How about that — this great prophecy of Jesus Christ says that he came to keep the promise of delivering Abraham’s seed from the hand of their enemies so that they might serve God. Oh, I thought Jesus came so that when we died, we might go to heaven and live happily ever after? At least that is what the evangelicals and the theologians tell us all the time.

And yet, here, a priest in Israel connects Jesus Christ to God’s promises to Abraham — that Abraham’s literal descendants would be delivered from their enemies. It doesn’t say anything about delivering any so-called “gentiles” to heaven — but rather delivering Israel from her enemies.

The last verse in Luke 1 verifies that John the Baptist came to Israelites to prepare the way of Jesus Christ:

“And the child grew, and waxed strong in spirit, and was in the deserts till the day of his shewing unto Israel” (Luke 1:80)

In Luke 2, after Jesus was born, he was taken by His parents to the temple to be dedicated according to the Mosaic Law — you can read that in verses 22-24 — and while there, a man named Simeon appeared at the temple:

“And, behold, there was a man in Jerusalem, whose name was Simeon; and the same man was just and devout, waiting for the consolation of Israel: and the Holy Ghost was upon him. And it was revealed unto him by the Holy Ghost, that he should not see death, before he had seen the Lord’s Christ.” (Luke 2:25-26)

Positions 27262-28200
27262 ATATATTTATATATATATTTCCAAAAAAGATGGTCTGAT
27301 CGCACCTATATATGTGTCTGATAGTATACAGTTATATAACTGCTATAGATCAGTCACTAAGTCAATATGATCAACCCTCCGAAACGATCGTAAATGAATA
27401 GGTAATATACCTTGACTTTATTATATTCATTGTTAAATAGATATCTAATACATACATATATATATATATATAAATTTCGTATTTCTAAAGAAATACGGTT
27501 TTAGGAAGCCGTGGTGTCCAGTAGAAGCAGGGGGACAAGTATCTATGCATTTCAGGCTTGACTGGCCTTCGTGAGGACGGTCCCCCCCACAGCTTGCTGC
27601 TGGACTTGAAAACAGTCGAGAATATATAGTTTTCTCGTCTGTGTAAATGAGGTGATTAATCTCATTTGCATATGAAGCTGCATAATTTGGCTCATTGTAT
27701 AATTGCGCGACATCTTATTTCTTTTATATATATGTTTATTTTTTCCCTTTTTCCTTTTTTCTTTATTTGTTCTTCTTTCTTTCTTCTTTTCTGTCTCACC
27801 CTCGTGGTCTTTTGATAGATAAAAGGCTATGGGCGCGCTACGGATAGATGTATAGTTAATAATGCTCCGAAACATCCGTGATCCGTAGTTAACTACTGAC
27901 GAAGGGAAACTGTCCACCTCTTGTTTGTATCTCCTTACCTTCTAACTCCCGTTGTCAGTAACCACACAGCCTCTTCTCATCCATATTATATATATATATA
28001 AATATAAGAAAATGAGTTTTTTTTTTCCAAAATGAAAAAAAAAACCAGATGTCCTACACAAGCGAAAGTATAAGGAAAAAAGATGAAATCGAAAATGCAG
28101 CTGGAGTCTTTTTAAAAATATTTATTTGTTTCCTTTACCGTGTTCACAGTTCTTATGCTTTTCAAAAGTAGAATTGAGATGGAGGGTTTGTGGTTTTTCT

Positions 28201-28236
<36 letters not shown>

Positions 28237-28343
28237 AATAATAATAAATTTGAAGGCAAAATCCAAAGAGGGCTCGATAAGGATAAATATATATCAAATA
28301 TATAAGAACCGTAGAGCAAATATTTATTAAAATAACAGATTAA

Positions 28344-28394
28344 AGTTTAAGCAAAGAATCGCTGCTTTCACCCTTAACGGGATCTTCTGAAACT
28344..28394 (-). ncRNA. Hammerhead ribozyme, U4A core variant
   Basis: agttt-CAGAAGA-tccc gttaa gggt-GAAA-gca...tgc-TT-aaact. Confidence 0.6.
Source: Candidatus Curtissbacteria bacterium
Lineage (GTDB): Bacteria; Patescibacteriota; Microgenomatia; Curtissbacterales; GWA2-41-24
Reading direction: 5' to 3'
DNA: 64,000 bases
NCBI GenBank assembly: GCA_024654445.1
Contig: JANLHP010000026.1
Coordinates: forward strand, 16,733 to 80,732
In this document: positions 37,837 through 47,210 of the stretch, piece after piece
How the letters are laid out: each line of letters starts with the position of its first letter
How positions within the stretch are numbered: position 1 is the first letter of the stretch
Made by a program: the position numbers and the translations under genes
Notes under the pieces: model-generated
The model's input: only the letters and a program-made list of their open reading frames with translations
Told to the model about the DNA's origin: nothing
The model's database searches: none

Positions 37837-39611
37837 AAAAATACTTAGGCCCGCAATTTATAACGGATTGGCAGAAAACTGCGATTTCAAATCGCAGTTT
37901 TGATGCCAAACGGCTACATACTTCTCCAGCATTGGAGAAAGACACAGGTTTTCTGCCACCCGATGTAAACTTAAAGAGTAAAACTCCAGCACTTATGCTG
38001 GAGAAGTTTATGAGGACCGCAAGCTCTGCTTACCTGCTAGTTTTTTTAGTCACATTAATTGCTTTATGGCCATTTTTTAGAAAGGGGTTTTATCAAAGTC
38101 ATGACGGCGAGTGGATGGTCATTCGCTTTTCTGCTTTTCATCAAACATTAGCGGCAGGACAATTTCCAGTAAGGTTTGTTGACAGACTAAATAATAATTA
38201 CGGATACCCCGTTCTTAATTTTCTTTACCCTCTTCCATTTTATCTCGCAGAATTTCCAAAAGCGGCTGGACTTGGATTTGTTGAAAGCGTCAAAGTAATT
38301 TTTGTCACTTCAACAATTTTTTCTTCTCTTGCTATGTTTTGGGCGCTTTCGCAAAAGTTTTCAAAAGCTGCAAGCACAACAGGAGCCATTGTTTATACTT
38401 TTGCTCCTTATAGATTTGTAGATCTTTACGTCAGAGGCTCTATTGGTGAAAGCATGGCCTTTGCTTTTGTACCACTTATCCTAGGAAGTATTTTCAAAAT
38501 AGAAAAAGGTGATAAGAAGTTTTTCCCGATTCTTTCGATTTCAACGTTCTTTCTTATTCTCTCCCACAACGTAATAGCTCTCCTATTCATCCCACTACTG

“Christ” means Messiah or redeemer. In Luke 1:68, Zacharias said that God had visited and redeemed His people. Now here is Simeon identifying Jesus Christ as that redeemer — Israel’s Christ in verses 27-32:

“And he came by the Spirit into the temple: and when the parents brought in the child Jesus, to do for him after the custom of the law, Then took he him up in his arms, and blessed God, and said, Lord, now lettest thou thy servant depart in peace, according to thy word: For mine eyes have seen thy salvation, Which thou hast prepared before the face of all people; A light to lighten the Gentiies, and the glory of thy people Israel.”

The word “gentiles” in verse 32 comes from the Greek word “ethnos” (Strong’s #1484) — and it means “nations” — not “non-Jews”. So Simeon was saying that Jesus was to be — through Israel — a light to lighten the nations. And Christians from Europe and North America have printed and carried the gospel of Jesus Christ to every nation on earth in the last centuries. It is through them — these so-called “gentile” Christians — that Jesus has been a light to lighten the nations. And if these Christians of Europe and America are Abraham’s seed because of Galatians 3:29 where we read “if ye be Christ’s then are ye Abraham’s seed and heirs according to the promise.” If they are Abraham’s seed, then they are the Israel through whom it is fulfilled that Jesus was to be a light to the nations.

That same verse 32 in Luke 2 says that Jesus would be “the glory of thy people Israel.” The fulfillment of that phrase is also found in Christendom. Jesus Christ is the glory of the Christian peoples of Europe, America, Australia and South Africa and New Zealand — another promise or prophecy to Israel fulfilled in Christians. Can they be Israel?